Invasive Species: Another Reason to Worry about Biofuels
A new report, entitled "A Risk Assessment of Invasive Alien Species Promoted for Biofuels," is calling on governments to carefully weigh the risks posed by biofuel crops that stand a chance of becoming invasive species against the perceived benefits. The report, authored by the Global Invasive Species Program (GISP), identifies all the crops being used or considered for future production and ranks them according to the likelihood of their becoming invasive.
According to GISP, the damage wrought by invasive species worldwide incurs yearly costs that top $1.4 trillion; the U.S. spends about $120 billion every year to control the populations of over 800 invasive species. Countries in Asia and Africa, in which so-called second generation biofuel crops are being introduced, lack the necessary resources to adequately contain invasive species.A plant like Arundo donax (the giant reed), which has been proposed as a potential biofuel crop, is already invasive in many regions of North and Central America. Not only it is naturally flammable, but it also consumes large quantities fo water -- roughly 2,000 liters per standing meter of growth. Or take oil palm, for example: The African species, which has been recommended for use as a source of biodiesel, has spread like wildfire in certain parts of Brazil -- turning diverse forest habitats into homogeneous fields of palms.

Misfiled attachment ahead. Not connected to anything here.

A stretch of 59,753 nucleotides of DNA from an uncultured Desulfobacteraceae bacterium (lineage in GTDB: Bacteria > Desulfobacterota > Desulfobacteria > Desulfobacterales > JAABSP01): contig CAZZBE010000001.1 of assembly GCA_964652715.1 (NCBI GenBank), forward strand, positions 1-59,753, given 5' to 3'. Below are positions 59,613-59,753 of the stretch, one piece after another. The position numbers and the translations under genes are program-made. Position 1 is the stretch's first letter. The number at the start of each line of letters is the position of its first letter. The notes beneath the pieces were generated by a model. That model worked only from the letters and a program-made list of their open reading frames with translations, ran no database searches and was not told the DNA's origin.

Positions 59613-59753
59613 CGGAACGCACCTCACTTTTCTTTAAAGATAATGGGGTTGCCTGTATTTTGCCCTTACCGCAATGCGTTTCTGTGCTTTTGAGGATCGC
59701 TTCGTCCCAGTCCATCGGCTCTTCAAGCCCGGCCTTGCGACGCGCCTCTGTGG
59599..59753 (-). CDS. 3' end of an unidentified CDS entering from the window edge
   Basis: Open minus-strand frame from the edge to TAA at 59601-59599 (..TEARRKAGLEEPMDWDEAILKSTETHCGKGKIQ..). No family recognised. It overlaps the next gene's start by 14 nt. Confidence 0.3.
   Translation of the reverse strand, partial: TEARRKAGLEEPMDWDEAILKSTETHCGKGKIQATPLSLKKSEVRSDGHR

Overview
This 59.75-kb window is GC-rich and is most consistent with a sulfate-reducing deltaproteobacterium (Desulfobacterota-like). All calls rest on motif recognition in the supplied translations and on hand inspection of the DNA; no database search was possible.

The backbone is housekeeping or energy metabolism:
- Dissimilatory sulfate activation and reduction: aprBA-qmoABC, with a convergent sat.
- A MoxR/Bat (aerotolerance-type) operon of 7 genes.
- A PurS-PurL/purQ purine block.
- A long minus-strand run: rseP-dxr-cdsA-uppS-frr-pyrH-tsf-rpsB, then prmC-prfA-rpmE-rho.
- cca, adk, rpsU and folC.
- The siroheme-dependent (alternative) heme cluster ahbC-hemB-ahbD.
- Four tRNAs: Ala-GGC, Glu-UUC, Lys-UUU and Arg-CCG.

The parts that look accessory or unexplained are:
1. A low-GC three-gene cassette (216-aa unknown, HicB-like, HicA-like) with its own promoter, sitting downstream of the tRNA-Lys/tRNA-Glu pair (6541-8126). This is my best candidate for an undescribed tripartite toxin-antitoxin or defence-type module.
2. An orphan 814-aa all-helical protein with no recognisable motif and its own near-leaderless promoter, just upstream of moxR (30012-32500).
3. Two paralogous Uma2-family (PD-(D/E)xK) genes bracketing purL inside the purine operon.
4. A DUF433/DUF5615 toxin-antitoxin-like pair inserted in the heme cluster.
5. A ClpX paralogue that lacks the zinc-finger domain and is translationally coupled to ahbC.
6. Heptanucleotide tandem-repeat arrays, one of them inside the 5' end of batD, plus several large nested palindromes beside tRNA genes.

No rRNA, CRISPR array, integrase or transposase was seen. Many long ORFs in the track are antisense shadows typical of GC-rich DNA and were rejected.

While the report isn't intended to discourage all biofuel production, it is meant to serve as a useful reference for policymakers and businesses considering their use. It lists the following as potential risk-mitigating strategies:
* Risk assessments - use of formal risk assessment protocols to evaluate the risk of invasion
* Benefit/cost analysis - presenting business plans that can show real benefits before funds are made available
* Selection of native/low-risk species - creation of incentives for the use of species that pose the lowest risk
* Risk management - includes monitoring and contingency planning, such as control measures when an outbreak occurs